January 10, 2020
Staying informed is key and as a service to our community, Lisa Hart, Arundel Federal's Business Community Development Leader, is available to come out to your churches, homeowners’ associations, clubs, or organizations to present a free Fraud Prevention discussion. She can be reached at LHart at ArundelFederal dot com or by phone at 410-437-4770.
While not always preventable, the following tips can help you better protect yourself and your information from threats:
1. Spot impostors – Scammers pretend to be someone you trust, like a family member, friend, a charity, or your banker. DO NOT send money or give out personal information to an unexpected request – be it from a text, phone call, or email.
2. Do online searches – Use your favorite search engine and type in the company name, product, phone number, or search a phrase like, “IRS call” with the words, “review,” “scam,” or “complaint” to see if other people have reported them as scams.
3. Don’t believe your caller ID – It’s easy for scammers to fake the incoming number and name, so what you see isn’t always legitimate. If someone calls and asks for personal information or money, HANG UP!
4. Hang up on robocalls – If you hear a recorded sales pitch after answering the phone, just hang up. Most of these calls are illegal and the products are often bogus. Don’t press any number to be taken off the list or to speak with anyone as this could lead to more calls.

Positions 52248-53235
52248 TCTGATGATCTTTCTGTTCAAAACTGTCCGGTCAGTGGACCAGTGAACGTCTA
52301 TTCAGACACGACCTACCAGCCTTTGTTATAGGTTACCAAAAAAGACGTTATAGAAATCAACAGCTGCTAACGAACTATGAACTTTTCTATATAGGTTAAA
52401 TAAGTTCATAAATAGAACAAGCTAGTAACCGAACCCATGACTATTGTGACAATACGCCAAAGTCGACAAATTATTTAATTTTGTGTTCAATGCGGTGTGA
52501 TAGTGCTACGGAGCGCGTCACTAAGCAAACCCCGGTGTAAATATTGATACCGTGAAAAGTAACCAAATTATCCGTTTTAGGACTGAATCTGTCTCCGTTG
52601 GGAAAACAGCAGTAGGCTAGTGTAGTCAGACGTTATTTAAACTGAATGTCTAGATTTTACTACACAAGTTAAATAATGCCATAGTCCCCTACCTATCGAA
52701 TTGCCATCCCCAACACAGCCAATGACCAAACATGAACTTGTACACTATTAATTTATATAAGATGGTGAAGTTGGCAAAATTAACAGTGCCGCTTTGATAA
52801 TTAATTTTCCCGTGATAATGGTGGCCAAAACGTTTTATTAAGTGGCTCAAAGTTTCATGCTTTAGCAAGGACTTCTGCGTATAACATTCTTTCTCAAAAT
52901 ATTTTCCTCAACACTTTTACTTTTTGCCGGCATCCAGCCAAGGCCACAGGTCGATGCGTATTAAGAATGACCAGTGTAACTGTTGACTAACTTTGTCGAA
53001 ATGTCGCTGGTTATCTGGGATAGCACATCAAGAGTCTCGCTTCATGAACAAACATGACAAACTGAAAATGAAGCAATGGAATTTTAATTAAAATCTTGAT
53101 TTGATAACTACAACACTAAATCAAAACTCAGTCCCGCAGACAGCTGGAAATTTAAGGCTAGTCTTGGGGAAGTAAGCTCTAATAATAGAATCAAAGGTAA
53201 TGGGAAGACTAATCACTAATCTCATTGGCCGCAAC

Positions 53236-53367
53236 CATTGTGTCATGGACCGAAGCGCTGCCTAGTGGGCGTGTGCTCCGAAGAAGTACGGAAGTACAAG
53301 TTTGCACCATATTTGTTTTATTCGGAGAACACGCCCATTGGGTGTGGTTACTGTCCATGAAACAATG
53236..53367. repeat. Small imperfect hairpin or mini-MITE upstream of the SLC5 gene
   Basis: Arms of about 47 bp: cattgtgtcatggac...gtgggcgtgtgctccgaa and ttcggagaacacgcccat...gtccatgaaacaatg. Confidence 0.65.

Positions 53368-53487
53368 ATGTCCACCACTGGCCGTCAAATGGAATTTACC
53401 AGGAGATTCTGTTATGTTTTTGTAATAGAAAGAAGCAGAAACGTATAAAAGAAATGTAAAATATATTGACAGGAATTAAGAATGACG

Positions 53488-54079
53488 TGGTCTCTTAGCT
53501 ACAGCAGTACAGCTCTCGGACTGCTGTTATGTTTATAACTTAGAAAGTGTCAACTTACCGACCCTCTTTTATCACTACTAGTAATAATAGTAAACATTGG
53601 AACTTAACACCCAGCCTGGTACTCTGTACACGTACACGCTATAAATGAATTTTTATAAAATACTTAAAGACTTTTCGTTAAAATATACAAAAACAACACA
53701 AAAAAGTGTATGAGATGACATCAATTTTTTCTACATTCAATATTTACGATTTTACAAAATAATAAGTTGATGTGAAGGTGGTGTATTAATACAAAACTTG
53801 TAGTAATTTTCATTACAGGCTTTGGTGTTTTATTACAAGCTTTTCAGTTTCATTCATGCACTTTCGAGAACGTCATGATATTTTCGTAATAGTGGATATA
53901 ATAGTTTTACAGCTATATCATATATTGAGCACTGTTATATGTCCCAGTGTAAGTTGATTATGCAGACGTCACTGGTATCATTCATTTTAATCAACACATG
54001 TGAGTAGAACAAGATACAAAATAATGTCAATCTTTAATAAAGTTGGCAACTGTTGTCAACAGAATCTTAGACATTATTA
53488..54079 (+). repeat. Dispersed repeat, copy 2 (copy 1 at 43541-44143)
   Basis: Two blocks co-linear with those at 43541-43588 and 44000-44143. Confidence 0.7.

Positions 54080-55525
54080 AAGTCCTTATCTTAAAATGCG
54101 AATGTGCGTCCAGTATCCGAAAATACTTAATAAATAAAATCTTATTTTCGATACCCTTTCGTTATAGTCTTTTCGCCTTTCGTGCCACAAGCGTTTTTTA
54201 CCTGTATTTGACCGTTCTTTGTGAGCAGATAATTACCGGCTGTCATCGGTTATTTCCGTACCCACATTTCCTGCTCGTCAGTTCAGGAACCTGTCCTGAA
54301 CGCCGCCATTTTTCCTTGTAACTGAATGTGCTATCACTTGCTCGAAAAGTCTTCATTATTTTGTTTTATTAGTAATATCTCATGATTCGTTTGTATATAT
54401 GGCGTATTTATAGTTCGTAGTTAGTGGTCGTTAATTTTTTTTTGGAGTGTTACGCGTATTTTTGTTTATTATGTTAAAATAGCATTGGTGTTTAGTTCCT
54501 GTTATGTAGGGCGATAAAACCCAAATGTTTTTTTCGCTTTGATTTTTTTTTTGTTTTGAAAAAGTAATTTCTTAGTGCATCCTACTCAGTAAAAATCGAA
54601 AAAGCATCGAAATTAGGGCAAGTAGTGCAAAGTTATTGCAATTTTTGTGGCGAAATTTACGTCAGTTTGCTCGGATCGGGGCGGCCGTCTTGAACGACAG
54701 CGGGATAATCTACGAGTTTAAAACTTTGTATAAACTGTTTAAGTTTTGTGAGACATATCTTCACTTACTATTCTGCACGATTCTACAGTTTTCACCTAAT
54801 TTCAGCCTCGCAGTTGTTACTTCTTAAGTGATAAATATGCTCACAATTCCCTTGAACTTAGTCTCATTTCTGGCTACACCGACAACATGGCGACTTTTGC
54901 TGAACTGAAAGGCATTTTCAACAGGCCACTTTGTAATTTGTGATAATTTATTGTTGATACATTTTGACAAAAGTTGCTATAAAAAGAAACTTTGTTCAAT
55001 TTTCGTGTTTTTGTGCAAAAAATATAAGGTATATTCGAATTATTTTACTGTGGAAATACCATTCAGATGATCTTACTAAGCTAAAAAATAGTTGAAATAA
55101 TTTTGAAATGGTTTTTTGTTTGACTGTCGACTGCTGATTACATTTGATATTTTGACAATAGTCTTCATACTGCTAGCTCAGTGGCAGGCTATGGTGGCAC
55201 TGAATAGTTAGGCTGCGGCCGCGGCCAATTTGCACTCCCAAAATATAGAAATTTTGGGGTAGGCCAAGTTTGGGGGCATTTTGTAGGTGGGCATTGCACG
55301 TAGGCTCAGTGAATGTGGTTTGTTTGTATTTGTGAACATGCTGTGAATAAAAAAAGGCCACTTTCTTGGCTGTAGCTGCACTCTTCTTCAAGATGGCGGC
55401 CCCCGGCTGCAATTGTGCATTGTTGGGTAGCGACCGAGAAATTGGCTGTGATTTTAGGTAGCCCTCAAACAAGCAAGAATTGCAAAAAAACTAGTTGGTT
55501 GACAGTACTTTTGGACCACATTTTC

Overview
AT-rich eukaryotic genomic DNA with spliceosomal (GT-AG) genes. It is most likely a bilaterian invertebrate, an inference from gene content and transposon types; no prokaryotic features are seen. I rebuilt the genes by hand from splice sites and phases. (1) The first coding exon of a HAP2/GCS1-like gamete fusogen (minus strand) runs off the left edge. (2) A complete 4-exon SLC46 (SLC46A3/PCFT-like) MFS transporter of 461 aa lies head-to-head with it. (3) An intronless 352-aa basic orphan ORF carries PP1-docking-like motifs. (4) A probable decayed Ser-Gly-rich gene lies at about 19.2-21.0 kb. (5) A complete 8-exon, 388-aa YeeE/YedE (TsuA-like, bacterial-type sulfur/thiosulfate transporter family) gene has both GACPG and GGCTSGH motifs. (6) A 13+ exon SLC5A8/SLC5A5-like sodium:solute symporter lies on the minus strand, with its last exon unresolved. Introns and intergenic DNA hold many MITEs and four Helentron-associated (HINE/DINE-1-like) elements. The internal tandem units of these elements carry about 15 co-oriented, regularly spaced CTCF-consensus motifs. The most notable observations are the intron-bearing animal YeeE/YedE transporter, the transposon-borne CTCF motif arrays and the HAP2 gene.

5. Be skeptical about free trial offers – Before you agree to a free trial offer, research the company and read the cancellation policy. Some offers require you to pay only for shipping and handling, but they must take it out of your checking account. Once they have your account and routing number, if you don’t cancel your trial offer before the renewal date, they will start to debit your account monthly. Always review your monthly statement for charges you don’t recognize.
6. Don’t pay up front for a promise – You’ve won a prize or the lottery, but first you must pay taxes or fees to claim it. They may ask you to pay in advance for things like debt relief, loan offers, mortgage assistance, or a job. Your money will disappear. To get real help with these issues, contact consumer.ftc.gov.
7. Consider how you pay – Not all methods of payment have the protections most credit cards offer. Wiring money through Western Union and MoneyGram is risky because it is nearly impossible to get your money back. The same is true for re loadable cards like MoneyPak, Reloadit, and gift cards such as iTunes or Google Play. Honest companies and government offices will not require you to use these payment methods.
8. Don’t deposit a check and wire money back – By law, banks must make funds from a deposited check available within days but identifying a fake check can take weeks. If a check you deposit turns out to be a fake, you’re responsible for repaying the bank.
9. Talk to someone – before you give out your money or personal information, talk to someone you trust. Con artists want you to make decisions in a hurry. They might even threaten you. Slow down, check out the story, do an online search, consult an expert – your bank will be glad to help you!
10. The IRS, Social Security, or Medicare will never call you – you will receive a registered letter in the mail if any of these businesses are trying to contact you. This is a billion-dollar industry! Don’t be fooled. These scam artists want your hard-earned money! Don’t give it to them.